Looking for ideas to celebrate Chinese New Year? You’ve come to the right place.
So, it’s January – it’s cold, it’s dark, it’s rainy. Celebrating Chinese New Year is guaranteed to bring some festive cheer back into your classroom whilst educating your students on an age-old tradition.
What is Chinese New Year?
Chinese New Year is an annual 15-day festival which commences sometime between the 20th of January and the 24th of February. Also known as the Lunar New Year, celebrations begin on the second new moon after the Winter Solstice. In contrast to the Gregorian calendar, the phases of the moon dictate the Chinese calendar. As we leave the year of the Tiger in 2022, we enter the year of the Rabbit. In celebration, families reunite, put up decorations, and gift red envelopes to each other.
Why should we celebrate the Chinese New Year?
With a British Chinese population of nearly half a million, celebrating the Lunar New Year is an appropriate reflection of British diversity promoting inclusivity. Rich in spiritual, historical, and cultural significance, it provides an opportunity to expand our children’s general knowledge of the world around them.
1. Assembly and follow-up activities
Begin the day with a whole school assembly informing the children on the history, general facts and information of the tradition (see links below). Involve the children by organising a play to bring the story to life.
Following the assembly, key stage 2 children could discover key information with a reading comprehension. Afterwards, they might rewrite the history of the celebration as a story or a fact file using computing skills to research the relevant information.
key stage 1children can act out the main events instead, and use freezeframes to initiate discussions on significant parts of the Lunar New Year.
2. Language Learning
Duolingo for Schools is totally free and an effective tool to acquire basic language skills. Alternatively, introduce your class to some common New Year phrases in mandarin like xīn nián hǎo (Happy New Year!).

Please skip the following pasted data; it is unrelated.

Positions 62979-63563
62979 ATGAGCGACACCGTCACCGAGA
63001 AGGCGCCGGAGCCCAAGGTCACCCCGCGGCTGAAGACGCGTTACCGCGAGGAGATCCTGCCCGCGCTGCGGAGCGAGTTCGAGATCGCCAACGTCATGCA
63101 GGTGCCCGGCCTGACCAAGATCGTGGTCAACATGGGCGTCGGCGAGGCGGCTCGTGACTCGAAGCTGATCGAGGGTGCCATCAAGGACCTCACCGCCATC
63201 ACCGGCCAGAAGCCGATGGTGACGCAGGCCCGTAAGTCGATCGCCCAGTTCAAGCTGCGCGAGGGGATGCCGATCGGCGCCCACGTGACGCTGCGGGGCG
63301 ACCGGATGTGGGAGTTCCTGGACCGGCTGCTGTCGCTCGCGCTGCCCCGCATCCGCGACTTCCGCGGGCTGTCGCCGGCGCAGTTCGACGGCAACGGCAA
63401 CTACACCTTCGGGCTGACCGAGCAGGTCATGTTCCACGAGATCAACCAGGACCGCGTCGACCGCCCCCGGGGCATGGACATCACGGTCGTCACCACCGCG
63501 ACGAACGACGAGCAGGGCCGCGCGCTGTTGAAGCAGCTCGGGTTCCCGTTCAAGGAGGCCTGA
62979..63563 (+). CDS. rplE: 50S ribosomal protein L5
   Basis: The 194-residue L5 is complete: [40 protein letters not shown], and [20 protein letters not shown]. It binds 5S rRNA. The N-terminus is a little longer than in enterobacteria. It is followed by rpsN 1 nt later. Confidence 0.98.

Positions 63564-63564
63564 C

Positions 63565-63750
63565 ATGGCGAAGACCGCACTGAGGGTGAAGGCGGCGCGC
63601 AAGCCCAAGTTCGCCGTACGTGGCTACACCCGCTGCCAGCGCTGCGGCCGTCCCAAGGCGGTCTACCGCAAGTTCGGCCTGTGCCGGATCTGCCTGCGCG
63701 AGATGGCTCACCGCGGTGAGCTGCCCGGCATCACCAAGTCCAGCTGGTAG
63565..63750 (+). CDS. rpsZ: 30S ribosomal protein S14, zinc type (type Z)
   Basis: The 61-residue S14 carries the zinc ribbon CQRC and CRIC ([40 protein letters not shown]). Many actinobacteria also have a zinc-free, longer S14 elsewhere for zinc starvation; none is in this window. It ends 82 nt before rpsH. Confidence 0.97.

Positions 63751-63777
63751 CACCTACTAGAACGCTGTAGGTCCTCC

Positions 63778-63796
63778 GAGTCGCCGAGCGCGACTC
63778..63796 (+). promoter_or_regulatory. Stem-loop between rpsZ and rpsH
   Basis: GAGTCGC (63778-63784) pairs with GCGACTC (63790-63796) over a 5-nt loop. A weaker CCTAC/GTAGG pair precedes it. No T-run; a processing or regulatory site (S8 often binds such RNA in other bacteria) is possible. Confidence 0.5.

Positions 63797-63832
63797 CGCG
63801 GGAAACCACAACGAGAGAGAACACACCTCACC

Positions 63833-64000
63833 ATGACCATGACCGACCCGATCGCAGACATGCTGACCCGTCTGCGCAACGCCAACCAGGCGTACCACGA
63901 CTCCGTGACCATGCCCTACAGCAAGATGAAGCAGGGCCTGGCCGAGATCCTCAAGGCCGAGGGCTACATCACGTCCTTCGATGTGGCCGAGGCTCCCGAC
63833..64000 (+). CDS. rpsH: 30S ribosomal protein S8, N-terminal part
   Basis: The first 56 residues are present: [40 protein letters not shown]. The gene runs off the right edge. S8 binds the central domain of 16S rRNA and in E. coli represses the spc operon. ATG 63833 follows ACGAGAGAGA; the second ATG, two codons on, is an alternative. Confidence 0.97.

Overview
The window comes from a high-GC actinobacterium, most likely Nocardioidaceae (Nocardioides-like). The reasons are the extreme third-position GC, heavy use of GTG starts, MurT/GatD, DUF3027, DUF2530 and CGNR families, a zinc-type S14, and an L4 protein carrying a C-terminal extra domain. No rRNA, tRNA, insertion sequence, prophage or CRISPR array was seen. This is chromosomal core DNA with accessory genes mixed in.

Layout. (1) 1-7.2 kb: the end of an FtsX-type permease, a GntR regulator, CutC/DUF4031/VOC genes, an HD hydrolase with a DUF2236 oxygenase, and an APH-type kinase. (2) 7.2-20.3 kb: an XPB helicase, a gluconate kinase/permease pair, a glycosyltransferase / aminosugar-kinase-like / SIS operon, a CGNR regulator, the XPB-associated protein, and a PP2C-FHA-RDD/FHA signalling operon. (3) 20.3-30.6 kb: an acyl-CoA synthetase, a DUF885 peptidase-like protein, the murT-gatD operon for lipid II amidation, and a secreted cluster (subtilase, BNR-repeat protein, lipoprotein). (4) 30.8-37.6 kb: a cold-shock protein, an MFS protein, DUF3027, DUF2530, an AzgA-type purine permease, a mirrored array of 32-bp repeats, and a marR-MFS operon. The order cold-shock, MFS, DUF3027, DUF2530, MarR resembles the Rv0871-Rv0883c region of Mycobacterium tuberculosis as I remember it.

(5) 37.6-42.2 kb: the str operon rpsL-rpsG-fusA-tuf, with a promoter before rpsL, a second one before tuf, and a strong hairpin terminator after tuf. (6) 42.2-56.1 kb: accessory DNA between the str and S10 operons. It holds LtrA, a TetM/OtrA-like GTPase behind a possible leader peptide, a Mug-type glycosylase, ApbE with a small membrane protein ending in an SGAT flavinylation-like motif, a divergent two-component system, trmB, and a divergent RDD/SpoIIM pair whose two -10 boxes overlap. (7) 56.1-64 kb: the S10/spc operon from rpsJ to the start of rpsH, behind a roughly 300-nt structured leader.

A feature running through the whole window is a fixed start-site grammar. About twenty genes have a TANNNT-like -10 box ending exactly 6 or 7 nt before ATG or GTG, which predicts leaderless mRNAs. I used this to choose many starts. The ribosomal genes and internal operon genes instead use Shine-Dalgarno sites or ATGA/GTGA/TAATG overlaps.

3. Arts and Crafts
It is tradition to decorate houses with red lanterns, and paper cuttings which symbolise good fortune, joy, and prosperity. Chinese New Year is therefore the perfect opportunity to get creative. Use these ideas for your whole school displays or in exhibitions to showcase the children’s accomplishments to their parents (suitable for KS1 and KS2).
- Shadow puppets, – stick straws on animal cut outs, write scripts and perform plays.
- Babybel cheese lanterns – get crafty with cheese; what better way to spend a day?!
- Chinese lanterns – grab some scissors, red card, a stapler… et voila!
- Paper cutting – a few hours of paper cutting, and your classroom will be brimming with festive cheer! Just make sure your resource cupboard is well stocked with red paper.
- Red envelopes – children are traditionally given money gifts placed in these little red envelopes.
- Chinese pellet drums – pellet drums can be proudly presented to parents at the end of the school day.
- Calligraphy – lastly, older children might enjoy learning some Chinese calligraphy whilst honing their fine motor skills.
4. Chinese zodiac activities
Classes can research what year they were born in. They can then create greeting cards or a zodiac wheel including the defining characteristics of the zodiac animals.
An afternoon of cooking will make your afternoon fly by. Sample some Chinese ingredients from your local Asian supermarket such as soy sauce, oyster sauce, spring onions, and rice vinegar. The children could also cook some classic New Year dishes like sweet rice balls or spring rolls.
Finally, find out more about teaching and learning in China.
Why not try these ideas to celebrate Chinese New Year and culture in 2023?